Art Basel appoints Maike Cruse as fair director


Maike Cruse, currently the director of Gallery Weekend Berlin (GWB), will become the new director of Art Basel in Basel, a role created since the departure of Art Basel’s erstwhile global director, Marc Spiegler, last October.

Cruse, who has just overseen the 19th edition of GWB last weekend, will start at Art Basel in July and attend this year’s Swiss event in June as a spectator—albeit one who will be “analysing every detail”, she tells The Art Newspaper. She will report to Vincenzo de Bellis, Art Basel’s director of fairs and exhibition platforms who joined in August 2022, and work alongside Andreas Bicker, the head of business and management Europe.

Before joining GWB, Cruse was director of Art Berlin Contemporary (ABC) from 2012 to 2016, then Art Berlin from 2016 to 2019. She has also worked at the KW Institute of Contemporary Art in Berlin and the Berlin Biennale.

Cruse knows Basel well too—she was communications manager at Art Basel from 2008 to 2011. “I left because I had a baby and my partner lived in Berlin,” she says. “But I remained close to Art Basel as I was good friends with Marc Spiegler, and I still organised the Conversations and Art Salon after I left.”

Although she and Spiegler “were always speaking about Art Basel and art market issues”, Cruse “never imagined becoming director, the idea seemed too crazy!”.

But after Spiegler left the company, Horowitz and de Bellis approached Cruse about the role. “There are lot of reasons why I’m well equipped for this job,” Cruse says. “I was part of the team before and because I lived in Basel, I know the institutions and their directors really well. I’ve also worked with galleries and their artists for many years now, as a director of firstly ABC and Gallery Weekend Berlin.”

Much has changed since Cruse last worked at the fair: “When I left Art Basel there were two fairs and two directors, and now there are four fairs, an additional continent and a leadership team. So, the whole undertaking has grown immensely and become truly global.”

Based between Basel and Berlin, Cruse’s role will be hands-on, “overseeing the team in Basel, and working very closely with the cultural partners and institutions in the city.”

Art Basel has long had strong connections with Berlin, with 35 of the exhibiting galleries having spaces in the city and two Berlin-based gallerists, Jochen Meyer and Jennifer Chert, sitting on the main selection committee and that of the Feature and Statements sections respectively.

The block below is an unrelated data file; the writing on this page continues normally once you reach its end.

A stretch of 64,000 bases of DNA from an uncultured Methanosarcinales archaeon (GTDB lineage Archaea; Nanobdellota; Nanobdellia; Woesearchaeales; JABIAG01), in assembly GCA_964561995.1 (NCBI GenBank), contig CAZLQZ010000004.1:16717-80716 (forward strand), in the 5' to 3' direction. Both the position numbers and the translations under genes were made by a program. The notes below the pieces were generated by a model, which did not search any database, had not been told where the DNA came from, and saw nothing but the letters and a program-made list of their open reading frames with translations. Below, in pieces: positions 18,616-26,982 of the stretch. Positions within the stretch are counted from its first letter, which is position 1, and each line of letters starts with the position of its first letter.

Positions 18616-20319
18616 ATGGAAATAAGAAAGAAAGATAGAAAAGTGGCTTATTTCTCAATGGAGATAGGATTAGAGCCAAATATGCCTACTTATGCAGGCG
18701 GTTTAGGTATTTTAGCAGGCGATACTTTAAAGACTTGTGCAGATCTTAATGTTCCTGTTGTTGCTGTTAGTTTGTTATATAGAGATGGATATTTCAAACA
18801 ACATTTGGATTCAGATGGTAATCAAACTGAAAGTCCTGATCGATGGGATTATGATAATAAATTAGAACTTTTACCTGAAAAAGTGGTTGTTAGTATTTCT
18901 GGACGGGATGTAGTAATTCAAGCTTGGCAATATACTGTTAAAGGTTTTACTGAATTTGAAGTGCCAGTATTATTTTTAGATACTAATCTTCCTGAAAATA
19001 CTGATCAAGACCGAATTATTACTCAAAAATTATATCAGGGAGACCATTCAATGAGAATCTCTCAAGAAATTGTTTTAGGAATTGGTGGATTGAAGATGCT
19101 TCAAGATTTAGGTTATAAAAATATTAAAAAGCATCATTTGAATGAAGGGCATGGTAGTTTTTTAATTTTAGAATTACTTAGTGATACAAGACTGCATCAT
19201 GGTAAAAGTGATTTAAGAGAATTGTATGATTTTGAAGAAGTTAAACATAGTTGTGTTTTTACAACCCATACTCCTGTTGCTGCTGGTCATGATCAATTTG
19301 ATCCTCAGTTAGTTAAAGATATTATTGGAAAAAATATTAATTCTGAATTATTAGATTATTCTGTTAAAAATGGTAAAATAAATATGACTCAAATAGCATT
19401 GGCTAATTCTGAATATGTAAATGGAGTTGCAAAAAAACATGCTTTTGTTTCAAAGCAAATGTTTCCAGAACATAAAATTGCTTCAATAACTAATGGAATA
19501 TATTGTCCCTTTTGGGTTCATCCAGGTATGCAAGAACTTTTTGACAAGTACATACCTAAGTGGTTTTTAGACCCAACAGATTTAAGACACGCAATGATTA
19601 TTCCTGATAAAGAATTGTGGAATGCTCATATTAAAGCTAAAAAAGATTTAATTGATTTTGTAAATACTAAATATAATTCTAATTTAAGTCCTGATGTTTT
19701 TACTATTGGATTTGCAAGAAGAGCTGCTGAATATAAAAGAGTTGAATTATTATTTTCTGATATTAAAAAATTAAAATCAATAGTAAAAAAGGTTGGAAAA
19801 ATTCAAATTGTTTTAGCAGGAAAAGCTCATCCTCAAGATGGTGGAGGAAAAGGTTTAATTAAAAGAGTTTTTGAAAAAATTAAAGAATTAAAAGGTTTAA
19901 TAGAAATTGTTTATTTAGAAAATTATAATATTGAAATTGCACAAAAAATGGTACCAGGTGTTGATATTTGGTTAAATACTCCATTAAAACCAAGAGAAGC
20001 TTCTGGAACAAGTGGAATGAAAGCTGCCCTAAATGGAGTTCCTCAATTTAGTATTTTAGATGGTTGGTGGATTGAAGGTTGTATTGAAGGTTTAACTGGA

At this early stage, Cruse declines to go into details of her plans for the new role: “First of all I want to look at everything and listen to everyone, take it all in before making decisions.” She will attend the fair this June, as an interested spectator, “but this will be a totally different experience, because I will be walking around with Vincenzo and the team and taking everything in and analysing for myself what needs to be done. That’s a totally different perspective to anything before.”

Although Cruse will not comment on the specific issues Art Basel might face, she says of the challenges facing the broader art market: “As we saw in the UBS and Art Basel art market report, bigger art galleries are growing but it’s also very important to foster the younger and mid-sized galleries because they are our future and it’s a lot tougher for them. That’s something I think we should not forget about.”

Noah Horowitz, the chief executive of Art Basel, says in a statement: “Maike knows the art world intimately and has deep relationships with our global community of galleries, collectors, and institutional audiences, having been at the helm of art fairs and Gallery Weekend Berlin for many years.” He also praises “her entrepreneurial mindset, her consummate professionalism, and her unwavering commitment to contemporary art”.


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